After months of relative inactivity, there was news this week in the saga of Cornelius Gurlitt, the reclusive German man from whose apartments in Munich and Salzburg more than 1,280 objects were seized as part of a tax investigation, objects that came under suspicion of Nazi looting because of the privileged position held by his father Hildebrand Gurlitt. Unfortunately, the latest news continues a string of public relations efforts that bespeak no real progress as we approach the second anniversary of the public awareness of the story. Quite unlike the plaudits that were thrown around by many last year (though not by us) concerning Germany’s agreement with Gurlitt’s named heir, the reaction has been appropriately skeptical this time.
Representatives of the Ministry of Culture revealed this week that it intends to display next year some of the works found in the apartment of Cornelius Gurlitt nearly four years ago. According to Der Spiegel, the exhibition will show works that may have had Jewish owners in the Kunsthalle der Bundesrepublik Deutschland (Art Hall of the Federal Republic of Germany) sometime near the end of 2016. The office of Minister of Culture Monika Grütters told the Associated Press that the exhibition was intended to show “full transparency” in connection with Germany’s 2014 agreement with the Kunstmuseum Bern, which Gurlitt named as his sole heir and to which he bequeathed his paintings. That will is still under challenge in court in Munich on the argument that he was not competent to make the disposition at the time he wrote the will.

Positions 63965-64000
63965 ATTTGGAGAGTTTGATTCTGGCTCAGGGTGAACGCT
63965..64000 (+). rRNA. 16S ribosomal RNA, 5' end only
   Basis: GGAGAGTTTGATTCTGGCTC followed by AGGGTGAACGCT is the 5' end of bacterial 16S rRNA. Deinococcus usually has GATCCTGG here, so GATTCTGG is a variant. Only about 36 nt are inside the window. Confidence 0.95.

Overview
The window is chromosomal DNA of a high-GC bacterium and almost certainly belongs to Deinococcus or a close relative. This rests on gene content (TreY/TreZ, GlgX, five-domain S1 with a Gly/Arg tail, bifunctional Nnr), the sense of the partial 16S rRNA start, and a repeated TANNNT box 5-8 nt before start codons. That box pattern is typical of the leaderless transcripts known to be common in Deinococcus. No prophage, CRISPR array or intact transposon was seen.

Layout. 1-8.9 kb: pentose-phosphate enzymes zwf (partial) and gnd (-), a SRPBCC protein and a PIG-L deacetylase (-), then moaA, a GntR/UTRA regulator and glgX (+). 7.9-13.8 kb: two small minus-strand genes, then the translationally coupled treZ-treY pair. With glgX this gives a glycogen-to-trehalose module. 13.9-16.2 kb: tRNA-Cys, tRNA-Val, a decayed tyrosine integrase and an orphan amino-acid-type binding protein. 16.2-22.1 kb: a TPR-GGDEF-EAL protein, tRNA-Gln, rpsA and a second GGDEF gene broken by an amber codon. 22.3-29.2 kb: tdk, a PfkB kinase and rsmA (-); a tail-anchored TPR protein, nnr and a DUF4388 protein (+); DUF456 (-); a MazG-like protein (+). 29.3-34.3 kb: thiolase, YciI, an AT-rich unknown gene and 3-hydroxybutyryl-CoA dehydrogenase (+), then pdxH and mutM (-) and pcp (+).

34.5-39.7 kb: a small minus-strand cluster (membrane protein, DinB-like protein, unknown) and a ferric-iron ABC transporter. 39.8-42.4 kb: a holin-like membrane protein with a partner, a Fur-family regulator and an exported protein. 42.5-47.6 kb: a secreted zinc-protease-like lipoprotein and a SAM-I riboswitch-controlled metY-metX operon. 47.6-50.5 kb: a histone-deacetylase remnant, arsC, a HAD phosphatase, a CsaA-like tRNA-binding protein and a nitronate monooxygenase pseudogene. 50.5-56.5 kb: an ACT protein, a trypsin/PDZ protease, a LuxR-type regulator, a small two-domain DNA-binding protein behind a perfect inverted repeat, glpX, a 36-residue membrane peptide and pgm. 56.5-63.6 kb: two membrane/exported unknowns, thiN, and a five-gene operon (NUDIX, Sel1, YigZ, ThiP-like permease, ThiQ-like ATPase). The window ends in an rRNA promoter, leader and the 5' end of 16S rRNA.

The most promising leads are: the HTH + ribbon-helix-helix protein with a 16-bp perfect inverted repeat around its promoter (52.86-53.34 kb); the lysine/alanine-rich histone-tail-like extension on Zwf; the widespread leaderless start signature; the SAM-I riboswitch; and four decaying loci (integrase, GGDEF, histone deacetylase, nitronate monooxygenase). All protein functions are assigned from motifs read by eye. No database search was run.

At the same time, the very Task Force that has been researching the provenance collection is nearing the end of its appointment, with resulting uncertainty. The Task Force was quickly assembled in early 2014 after the collection was made public. To date it has identified merely four works that should be restituted, only two of which have actually been returned last I checked. The agreement between Bavaria, the Swiss museum, and Germany, pledged to have the Task Force continue to research the remaining 1,200 some-odd objects. Yet in the Bavarian state assembly, the Bavarian Minister of Culture responded to a Green Party question that the future of the commission was open, and “If and in what form the provenance research after December 31 will continue will be advised and decided together by the federal government and the state [Bavarian] government.” (my translation). “If” does not mean “will,” which begs the question of what happens if the Task Force members go their separate ways.
These developments are a depressing combination. The statement accompanying the disclosure of the exhibition plans made vague references to imminent conclusions, but that is hard to take to the bank. As Green Party representative and cultural spokesman Sepp Dürr (a persistent critic of Bavaria’s handling) said with regard to the uncertain future of the Task Force (again my translation), “The damage could be great. . . .What is clarified is essentially nothing. The Task Force was in the end just an alibi event.”
Strong words came from the other side of the Atlantic, too. World Jewish Congress President Ronald Lauder told Spiegel that (my translation): “We are disappointed. When the Task Force was erected in 2013, many people, myself included, were optimistic. We hoped for quick results. Yet the work of the Task Force is still far from being completed.”
Given the attention that the Ministry has devoted to its disastrous proposed revision to the cultural property law, it is not entirely surprising that it has walked into another PR failure while not paying attention. Yet at the same time it is revealing, because going on its third year, the Gurlitt saga has always been more about PR than substance. An exhibition with so little yet accomplished would merely underscore that unfortunate conclusion.